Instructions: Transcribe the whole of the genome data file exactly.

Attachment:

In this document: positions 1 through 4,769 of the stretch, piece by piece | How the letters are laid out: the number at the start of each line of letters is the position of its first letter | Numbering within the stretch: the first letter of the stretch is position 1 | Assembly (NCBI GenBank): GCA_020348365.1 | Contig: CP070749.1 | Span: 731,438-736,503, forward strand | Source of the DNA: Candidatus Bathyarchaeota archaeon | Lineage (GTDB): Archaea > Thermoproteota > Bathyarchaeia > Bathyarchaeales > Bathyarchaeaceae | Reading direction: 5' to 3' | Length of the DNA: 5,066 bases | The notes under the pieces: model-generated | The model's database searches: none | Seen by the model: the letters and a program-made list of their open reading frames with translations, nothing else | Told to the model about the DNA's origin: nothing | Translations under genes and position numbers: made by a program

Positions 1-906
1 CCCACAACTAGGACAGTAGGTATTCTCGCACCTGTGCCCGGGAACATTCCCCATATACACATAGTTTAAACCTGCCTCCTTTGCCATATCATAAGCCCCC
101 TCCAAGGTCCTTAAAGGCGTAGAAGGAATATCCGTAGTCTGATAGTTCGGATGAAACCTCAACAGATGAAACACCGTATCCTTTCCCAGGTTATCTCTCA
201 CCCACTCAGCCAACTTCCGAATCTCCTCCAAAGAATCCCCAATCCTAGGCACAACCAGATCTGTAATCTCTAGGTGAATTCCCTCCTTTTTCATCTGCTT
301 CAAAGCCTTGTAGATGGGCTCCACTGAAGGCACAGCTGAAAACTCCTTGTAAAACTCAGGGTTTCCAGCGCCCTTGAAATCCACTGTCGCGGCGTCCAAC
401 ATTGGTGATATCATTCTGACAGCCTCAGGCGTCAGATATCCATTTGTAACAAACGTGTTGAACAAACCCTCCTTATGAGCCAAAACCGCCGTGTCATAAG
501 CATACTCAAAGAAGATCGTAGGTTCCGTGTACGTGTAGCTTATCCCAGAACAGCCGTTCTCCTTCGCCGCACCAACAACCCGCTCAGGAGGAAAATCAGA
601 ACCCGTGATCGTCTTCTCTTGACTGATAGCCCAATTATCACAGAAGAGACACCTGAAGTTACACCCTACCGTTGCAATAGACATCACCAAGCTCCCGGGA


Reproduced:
In this document: positions 1 through 4,769 of the stretch, piece by piece | How the letters are laid out: the number at the start of each line of letters is the position of its first letter | Numbering within the stretch: the first letter of the stretch is position 1 | Assembly (NCBI GenBank): GCA_020348365.1 | Contig: CP070749.1 | Span: 731,438-736,503, forward strand | Source of the DNA: Candidatus Bathyarchaeota archaeon | Lineage (GTDB): Archaea > Thermoproteota > Bathyarchaeia > Bathyarchaeales > Bathyarchaeaceae | Reading direction: 5' to 3' | Length of the DNA: 5,066 bases | The notes under the pieces: model-generated | The model's database searches: none | Seen by the model: the letters and a program-made list of their open reading frames with translations, nothing else | Told to the model about the DNA's origin: nothing | Translations under genes and position numbers: made by a program

Positions 1-906
1 CCCACAACTAGGACAGTAGGTATTCTCGCACCTGTGCCCGGGAACATTCCCCATATACACATAGTTTAAACCTGCCTCCTTTGCCATATCATAAGCCCCC
101 TCCAAGGTCCTTAAAGGCGTAGAAGGAATATCCGTAGTCTGATAGTTCGGATGAAACCTCAACAGATGAAACACCGTATCCTTTCCCAGGTTATCTCTCA
201 CCCACTCAGCCAACTTCCGAATCTCCTCCAAAGAATCCCCAATCCTAGGCACAACCAGATCTGTAATCTCTAGGTGAATTCCCTCCTTTTTCATCTGCTT
301 CAAAGCCTTGTAGATGGGCTCCACTGAAGGCACAGCTGAAAACTCCTTGTAAAACTCAGGGTTTCCAGCGCCCTTGAAATCCACTGTCGCGGCGTCCAAC
401 ATTGGTGATATCATTCTGACAGCCTCAGGCGTCAGATATCCATTTGTAACAAACGTGTTGAACAAACCCTCCTTATGAGCCAAAACCGCCGTGTCATAAG
501 CATACTCAAAGAAGATCGTAGGTTCCGTGTACGTGTAGCTTATCCCAGAACAGCCGTTCTCCTTCGCCGCACCAACAACCCGCTCAGGAGGAAAATCAGA
601 ACCCGTGATCGTCTTCTCTTGACTGATAGCCCAATTATCACAGAAGAGACACCTGAAGTTACACCCTACCGTTGCAATAGACATCACCAAGCTCCCGGGA